This year I was given the most accurate, clear, and correct diagnosis that I’ve ever been given in my whole life. I’ve come to process my feelings around this identification, even coming to accept it. You see, I have a loud face. It is almost humanly impossible for me to hide my feelings, because my face gives me away: every time. Annoyed by something someone says? My face will show you my displeasure. Happy to see someone but want to play it cool? Too bad, my face holds my truth. Sad? Everyone instantly knows. I cannot hide anything. My face simply will not allow it.
I was first told I had a loud face indirectly back in 2016. I had bought myself this cute mood ring and proudly showed it off to one of my bosses at the time exclaiming “now you’ll be able to tell my mood all the time!” to which he replied nonchalantly and without hesitation “that’s just your face”. At the time I thought it was funny and didn’t give it much thought. After all, I’ve always been expressive but I thought I was good at hiding what I really felt, especially at work when things got tough. So I tucked that comment away as a funny story to tell every time I wore the ring, but didn’t take it seriously.
When I joined the team at Altus Assessments in late 2019 I joined a team of kind, compassionate, and feedback driven humans. Altus is a team like no other that I’ve ever worked on. I quickly found people I trusted, valued and connected with. I’ve become friends with many of my coworkers and honestly, truly value their feedback both personally and professionally. Because you know you’ve had coworkers where you say that, but you do not mean it. But at Altus, I’ve found “my” people and I mean it.
One of those people, who I talk to regularly even though we don’t work together super closely, was the one who told me about my condition. It went something like this: “Hey, you know you have a really loud face, right?” like it was something I should have known, like my name. He didn’t mean it in a mean way, he meant it in an agreement sort of way.
Excuse me?!?!? MEEEEEE??!?! I’m calm, cool and collected always. Sure, there was that one time I can think of where everyone knew something was wrong, but that happens to everyone. I do not have a loud face. No sir, not me.
I realized he was really, really, really right when we went into isolation because of COVID-19. Suddenly all our meetings are via video platforms like Google and Zoom. The joy of the video squares: we’re connected, but we also see a lot more of each other in meetings. Gone are the days when we’d be looking at only one or two people directly during a meeting, like whoever was presenting, or the back of your bosses head in front of you. Now, we see everyone with the scroll of a mouse. And so, everyone sees my loud face.
Heard some unsettling or sad news in a meeting? My face shows how I’m feeling about it. Don’t like a statement someone said? Or worse, get called out for doing something right and I want to die of embarrassment? My face shows all of that, in all its video conferencing glory. My slack will ping, someone asking if I’m ok, or my friend with the text: loud face. I cannot hide my inside emotions it seems, my face will not allow it.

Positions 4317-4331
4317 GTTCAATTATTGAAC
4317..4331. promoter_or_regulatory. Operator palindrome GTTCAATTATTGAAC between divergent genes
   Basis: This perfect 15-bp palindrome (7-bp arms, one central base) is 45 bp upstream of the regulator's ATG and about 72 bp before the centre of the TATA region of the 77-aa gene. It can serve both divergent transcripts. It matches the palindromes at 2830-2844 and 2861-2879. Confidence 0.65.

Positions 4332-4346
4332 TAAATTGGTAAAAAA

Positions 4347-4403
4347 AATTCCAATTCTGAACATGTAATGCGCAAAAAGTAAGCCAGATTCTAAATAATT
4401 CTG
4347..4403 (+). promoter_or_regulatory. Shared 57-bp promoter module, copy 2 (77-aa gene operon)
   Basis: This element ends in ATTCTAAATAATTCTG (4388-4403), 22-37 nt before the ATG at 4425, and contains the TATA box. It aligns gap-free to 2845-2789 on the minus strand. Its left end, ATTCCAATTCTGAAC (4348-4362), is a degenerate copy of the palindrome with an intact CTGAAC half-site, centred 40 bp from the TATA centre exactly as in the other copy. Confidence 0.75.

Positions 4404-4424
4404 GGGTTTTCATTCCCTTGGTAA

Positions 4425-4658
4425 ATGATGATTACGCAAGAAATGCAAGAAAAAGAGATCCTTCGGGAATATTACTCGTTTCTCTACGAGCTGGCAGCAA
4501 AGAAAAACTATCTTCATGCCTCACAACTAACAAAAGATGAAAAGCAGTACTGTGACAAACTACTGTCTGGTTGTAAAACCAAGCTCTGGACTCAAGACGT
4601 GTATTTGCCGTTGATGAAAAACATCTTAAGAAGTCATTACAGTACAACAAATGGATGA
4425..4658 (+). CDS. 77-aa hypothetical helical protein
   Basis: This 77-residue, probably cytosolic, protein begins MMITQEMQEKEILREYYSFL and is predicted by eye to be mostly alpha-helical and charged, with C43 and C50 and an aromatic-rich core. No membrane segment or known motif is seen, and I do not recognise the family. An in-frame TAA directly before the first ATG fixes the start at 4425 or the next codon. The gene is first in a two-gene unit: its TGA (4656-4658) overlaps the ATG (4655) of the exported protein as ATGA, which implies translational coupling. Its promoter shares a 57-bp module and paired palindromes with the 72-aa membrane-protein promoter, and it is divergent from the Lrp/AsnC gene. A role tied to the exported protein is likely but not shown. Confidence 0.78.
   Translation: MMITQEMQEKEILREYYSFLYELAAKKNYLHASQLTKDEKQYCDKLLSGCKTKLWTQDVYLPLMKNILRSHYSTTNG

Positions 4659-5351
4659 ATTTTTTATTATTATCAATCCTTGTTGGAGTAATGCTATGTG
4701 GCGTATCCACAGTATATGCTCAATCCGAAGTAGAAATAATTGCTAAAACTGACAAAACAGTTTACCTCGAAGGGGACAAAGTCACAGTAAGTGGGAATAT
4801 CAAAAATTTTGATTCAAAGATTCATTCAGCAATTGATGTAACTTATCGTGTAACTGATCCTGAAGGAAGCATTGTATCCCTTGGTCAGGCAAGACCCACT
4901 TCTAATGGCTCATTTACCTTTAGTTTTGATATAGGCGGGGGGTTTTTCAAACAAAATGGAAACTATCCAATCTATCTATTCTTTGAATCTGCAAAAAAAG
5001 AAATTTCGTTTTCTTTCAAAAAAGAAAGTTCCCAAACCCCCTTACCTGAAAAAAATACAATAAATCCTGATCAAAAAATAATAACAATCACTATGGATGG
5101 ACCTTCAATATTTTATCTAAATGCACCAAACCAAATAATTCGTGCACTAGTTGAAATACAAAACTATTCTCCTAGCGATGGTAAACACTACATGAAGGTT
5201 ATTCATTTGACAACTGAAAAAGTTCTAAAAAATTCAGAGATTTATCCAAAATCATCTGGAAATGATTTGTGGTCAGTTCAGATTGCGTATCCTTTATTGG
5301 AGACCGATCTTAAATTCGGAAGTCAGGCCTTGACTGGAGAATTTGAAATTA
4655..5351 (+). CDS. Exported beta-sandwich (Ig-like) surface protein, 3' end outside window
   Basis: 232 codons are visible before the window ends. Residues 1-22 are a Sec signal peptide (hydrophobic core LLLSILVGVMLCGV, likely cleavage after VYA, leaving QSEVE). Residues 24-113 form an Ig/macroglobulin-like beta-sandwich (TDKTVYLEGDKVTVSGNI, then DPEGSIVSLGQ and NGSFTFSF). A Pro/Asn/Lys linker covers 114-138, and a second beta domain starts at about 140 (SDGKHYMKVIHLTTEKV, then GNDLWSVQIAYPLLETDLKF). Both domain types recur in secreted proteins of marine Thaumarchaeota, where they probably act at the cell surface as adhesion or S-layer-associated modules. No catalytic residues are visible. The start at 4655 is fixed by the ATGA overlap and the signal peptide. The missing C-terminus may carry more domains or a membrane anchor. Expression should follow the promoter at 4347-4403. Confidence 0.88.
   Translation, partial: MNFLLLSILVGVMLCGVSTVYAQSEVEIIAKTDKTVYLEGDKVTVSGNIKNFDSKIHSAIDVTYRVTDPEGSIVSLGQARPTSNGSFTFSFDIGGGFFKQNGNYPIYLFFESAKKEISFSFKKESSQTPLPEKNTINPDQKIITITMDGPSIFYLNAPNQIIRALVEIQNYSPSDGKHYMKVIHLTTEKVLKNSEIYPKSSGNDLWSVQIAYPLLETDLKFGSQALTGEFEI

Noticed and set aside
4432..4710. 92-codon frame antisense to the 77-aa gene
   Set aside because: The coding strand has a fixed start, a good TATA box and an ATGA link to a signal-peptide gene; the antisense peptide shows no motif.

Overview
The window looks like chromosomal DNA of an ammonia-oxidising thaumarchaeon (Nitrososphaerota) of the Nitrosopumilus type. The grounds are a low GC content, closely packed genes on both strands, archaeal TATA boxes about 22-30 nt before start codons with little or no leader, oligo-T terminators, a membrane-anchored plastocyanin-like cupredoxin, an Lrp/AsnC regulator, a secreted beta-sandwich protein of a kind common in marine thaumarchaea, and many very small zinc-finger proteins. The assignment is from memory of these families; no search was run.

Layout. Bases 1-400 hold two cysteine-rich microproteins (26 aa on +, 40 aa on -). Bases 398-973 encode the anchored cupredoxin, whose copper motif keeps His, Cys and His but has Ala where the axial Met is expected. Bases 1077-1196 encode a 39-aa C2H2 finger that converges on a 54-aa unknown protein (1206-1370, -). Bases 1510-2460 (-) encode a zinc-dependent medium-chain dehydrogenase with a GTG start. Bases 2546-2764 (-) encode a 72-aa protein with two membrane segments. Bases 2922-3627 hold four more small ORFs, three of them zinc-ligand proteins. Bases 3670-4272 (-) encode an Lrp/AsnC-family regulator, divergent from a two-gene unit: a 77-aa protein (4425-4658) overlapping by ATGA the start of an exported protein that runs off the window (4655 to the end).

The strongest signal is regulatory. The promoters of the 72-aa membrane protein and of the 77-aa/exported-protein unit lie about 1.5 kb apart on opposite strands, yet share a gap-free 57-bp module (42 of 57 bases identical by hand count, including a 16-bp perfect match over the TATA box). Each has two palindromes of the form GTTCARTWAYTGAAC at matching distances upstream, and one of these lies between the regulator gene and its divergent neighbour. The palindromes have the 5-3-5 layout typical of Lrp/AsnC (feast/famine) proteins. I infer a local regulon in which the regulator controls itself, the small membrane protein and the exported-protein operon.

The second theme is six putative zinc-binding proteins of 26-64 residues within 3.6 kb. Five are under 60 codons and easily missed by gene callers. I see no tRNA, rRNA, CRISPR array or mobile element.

And I see myself screaming my emotions back at me. This is the worst part of this realization. It was unsettling in the beginning and I felt ashamed. I would feel the facial change and think “oh no! Who’s seeing my face? Stop reacting!” and try to blend back in (which likely made some difficult emotions harder to disguise). The amount of times in a day that I remind myself of my loud face is likely unbelievable to non-loud faced people. But I have made a conscious effort to control my facial reactions when on camera. And it’s hard. Like really hard. Because now I’m hyper aware of it. Like when you remember your body regulates your breathing, and so then you suddenly become aware that you can also control it, so you try to regulate it but you can’t. You just thought about your breathing right? #sorrynotsorry
But as I sit here and I think about it, I realize that the part exhausting me the most, isn’t the awareness of my loud face, but in trying to conceal that part of me. And the thing is, no one asked me to do that, except myself. No one has once said “you should control your emotional reactions better” — in fact, it’s been the opposite. Because when I allow myself to react, and respond, I show vulnerability, which in turn allows other people to be vulnerable with me. And I’m *super* lucky in the fact that I have a boss who reads my emotions well, and can check-in without jumping to “control yourself”. He isn’t asking me to be anything I’m not. Same goes for my coworkers. I was thinking I had to “fix” myself, when really I just have to tweak it and be aware of it.
Do I still have to watch my reactions when someone talks about something I think is gross? Absolutely. Am I aware that if I come into a meeting super upbeat that other people piggyback off my energy, and the same goes for if I come in stone cold? 100%. But I’m coming to find that sometimes my loud face is what others are feeling and can’t articulate just yet, and by seeing someone else’s reaction, their uncertainty in also being upset or sad is validated and amazing discussions come from that. And that I’ve found a place to work and grow in my career where I can bring my whole being to my job and be accepted. AND — I’ve found people who can give me this feedback and I don’t immediately think they hate me for saying it. Big Becka win!
My name is Becka, and I have a loud face. It will never go away. I will never be good at poker. I will always smile when my favourite people come on camera. I will cry when I’m frustrated, whether or not I’m on camera. And I will always be here for others with loud faces, loud emotions and tender hearts.